SEELEY LAKE, Mont. (AP) - Some evacuation orders have been lifted in areas near Montana wildfires but many were still burning Wednesday and officials said residents should be prepared for some of the fires to last for at least another month.
“It’s probably going to get worse before it gets better,” Lincoln Fire Chief Zach Muse told residents, the Great Falls Tribune reported. “We’re just going to have to hunker down and get through it together.”
Northeast of Lincoln, some evacuation orders were lifted Tuesday night. But mandatory evacuation orders remain in effect for residents of Elk Meadows due to a growing fire. Other people should be prepared to leave, said Lewis and Clark County Sheriff Leo Dutton. The fire could continue burning into October.
Meanwhile, the Missoula County sheriff’s office downgraded a mandatory evacuation order for part of the western Montana town of Seeley Lake, which continues to deal with hazardous air quality due to nearby wildfires.
Residents of the 429 homes on the east side of Montana Highway 83, along with schools and businesses, still remain under an evacuation warning, said Sheriff T.J. McDermott, and are asked to be ready to leave again on short notice.
The Seeley Lake-area residents were evacuated on Aug. 28 because of a fire caused by lightning that has burned 187 square miles (485 square kilometers) of forest land since it started on July 24.
Seeley-Swan High School students began the school year in an administrative building at a luxury resort on Tuesday. Seeley Lake Elementary School plans to start classes next Monday, Principal Chris Stout said.
After a weekend of significant fire growth across the state, cooler weather gave crews a bit of a break. However, the temperatures are expected to warm up over the rest of the week and fire officials say the fire season is far from over.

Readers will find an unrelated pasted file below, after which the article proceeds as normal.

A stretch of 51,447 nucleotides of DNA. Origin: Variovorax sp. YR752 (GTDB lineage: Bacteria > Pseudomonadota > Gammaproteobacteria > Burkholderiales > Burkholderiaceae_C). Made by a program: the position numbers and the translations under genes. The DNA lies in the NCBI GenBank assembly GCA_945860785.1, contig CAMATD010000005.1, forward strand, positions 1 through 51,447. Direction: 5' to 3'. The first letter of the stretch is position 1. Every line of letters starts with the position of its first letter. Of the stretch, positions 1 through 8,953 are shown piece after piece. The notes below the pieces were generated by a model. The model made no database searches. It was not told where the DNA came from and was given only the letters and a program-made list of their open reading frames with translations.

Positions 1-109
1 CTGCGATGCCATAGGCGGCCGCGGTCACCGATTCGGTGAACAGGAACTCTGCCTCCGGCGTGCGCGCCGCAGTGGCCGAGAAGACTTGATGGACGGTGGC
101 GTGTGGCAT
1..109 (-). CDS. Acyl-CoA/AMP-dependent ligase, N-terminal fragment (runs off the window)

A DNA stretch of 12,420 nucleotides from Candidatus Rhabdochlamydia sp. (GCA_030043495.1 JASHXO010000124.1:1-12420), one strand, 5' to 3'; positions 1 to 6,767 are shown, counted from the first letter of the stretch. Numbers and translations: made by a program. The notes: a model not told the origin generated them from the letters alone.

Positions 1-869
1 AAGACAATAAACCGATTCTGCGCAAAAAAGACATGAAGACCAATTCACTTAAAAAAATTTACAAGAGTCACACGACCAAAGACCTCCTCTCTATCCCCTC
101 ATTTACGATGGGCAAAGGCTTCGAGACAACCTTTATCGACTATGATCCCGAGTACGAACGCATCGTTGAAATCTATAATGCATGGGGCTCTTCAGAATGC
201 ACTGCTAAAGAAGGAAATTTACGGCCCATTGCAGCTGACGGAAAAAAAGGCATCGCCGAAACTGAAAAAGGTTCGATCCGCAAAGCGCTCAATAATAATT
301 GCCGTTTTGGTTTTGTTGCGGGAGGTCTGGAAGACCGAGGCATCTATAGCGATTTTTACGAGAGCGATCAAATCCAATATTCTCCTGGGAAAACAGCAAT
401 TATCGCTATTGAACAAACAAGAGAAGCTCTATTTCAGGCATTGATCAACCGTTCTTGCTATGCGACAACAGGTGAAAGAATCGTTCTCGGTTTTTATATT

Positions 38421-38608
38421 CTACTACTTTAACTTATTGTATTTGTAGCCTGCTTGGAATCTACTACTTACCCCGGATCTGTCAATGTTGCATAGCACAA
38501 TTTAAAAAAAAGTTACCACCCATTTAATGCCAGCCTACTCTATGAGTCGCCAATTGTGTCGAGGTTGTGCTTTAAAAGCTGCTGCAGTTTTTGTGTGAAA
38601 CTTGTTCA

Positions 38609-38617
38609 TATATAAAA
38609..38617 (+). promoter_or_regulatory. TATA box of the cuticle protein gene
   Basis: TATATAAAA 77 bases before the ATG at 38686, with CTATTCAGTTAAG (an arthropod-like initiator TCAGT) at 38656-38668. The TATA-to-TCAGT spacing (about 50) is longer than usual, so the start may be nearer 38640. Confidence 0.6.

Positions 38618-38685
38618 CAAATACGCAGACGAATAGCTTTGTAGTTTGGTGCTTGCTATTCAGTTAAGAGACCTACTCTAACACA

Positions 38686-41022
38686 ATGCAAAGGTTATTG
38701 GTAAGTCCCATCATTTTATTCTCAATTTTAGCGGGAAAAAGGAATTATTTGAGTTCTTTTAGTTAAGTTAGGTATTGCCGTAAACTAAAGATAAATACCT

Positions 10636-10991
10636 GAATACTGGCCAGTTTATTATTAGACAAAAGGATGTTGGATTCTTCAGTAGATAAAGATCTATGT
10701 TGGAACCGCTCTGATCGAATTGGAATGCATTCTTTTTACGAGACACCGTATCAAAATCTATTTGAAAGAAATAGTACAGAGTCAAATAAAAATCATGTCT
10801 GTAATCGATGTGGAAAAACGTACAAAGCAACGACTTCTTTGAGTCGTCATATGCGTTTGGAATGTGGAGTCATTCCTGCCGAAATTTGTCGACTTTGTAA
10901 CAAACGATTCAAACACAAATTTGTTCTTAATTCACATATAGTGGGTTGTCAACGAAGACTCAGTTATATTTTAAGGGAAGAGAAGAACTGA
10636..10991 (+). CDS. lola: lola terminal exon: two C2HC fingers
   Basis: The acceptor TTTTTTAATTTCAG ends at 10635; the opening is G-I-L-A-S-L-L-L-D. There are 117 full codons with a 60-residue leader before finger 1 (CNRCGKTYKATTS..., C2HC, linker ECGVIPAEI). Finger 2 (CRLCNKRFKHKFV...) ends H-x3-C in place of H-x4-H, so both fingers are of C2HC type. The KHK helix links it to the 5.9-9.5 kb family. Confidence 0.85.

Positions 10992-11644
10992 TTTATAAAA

In Glacier National Park, heavy smoke from a wildfire caused poor air quality but also helped stifle the fire’s growth.
The fire destroyed the Sperry Chalet last week and fire crews were setting up a high capacity sprinkler system to create a fire break near the Lake McDonald Lodge complex. Some areas around Lake McDonald remain under an evacuation order. The fire is not expected to be contained until November.
In northwestern Montana, many members of an Amish community who were evacuated before 10 homes and 30 outbuildings were destroyed west of Eureka over the weekend are staying with families in or near Rexford, on the east shore of Lake Koocanusa.
“Everyone’s kind of in shock. We’re just kind of dazing around here,” Darinda Yoder told the Missoulian.
Residents were able to get back in and retrieve schoolbooks and desks. Classes will resume in a barn for the school’s 27 students, Yoder said.
In northcentral Montana, evacuation orders were lifted Tuesday on a fire in the Bears Paw Mountains as crews have it 85 percent contained.
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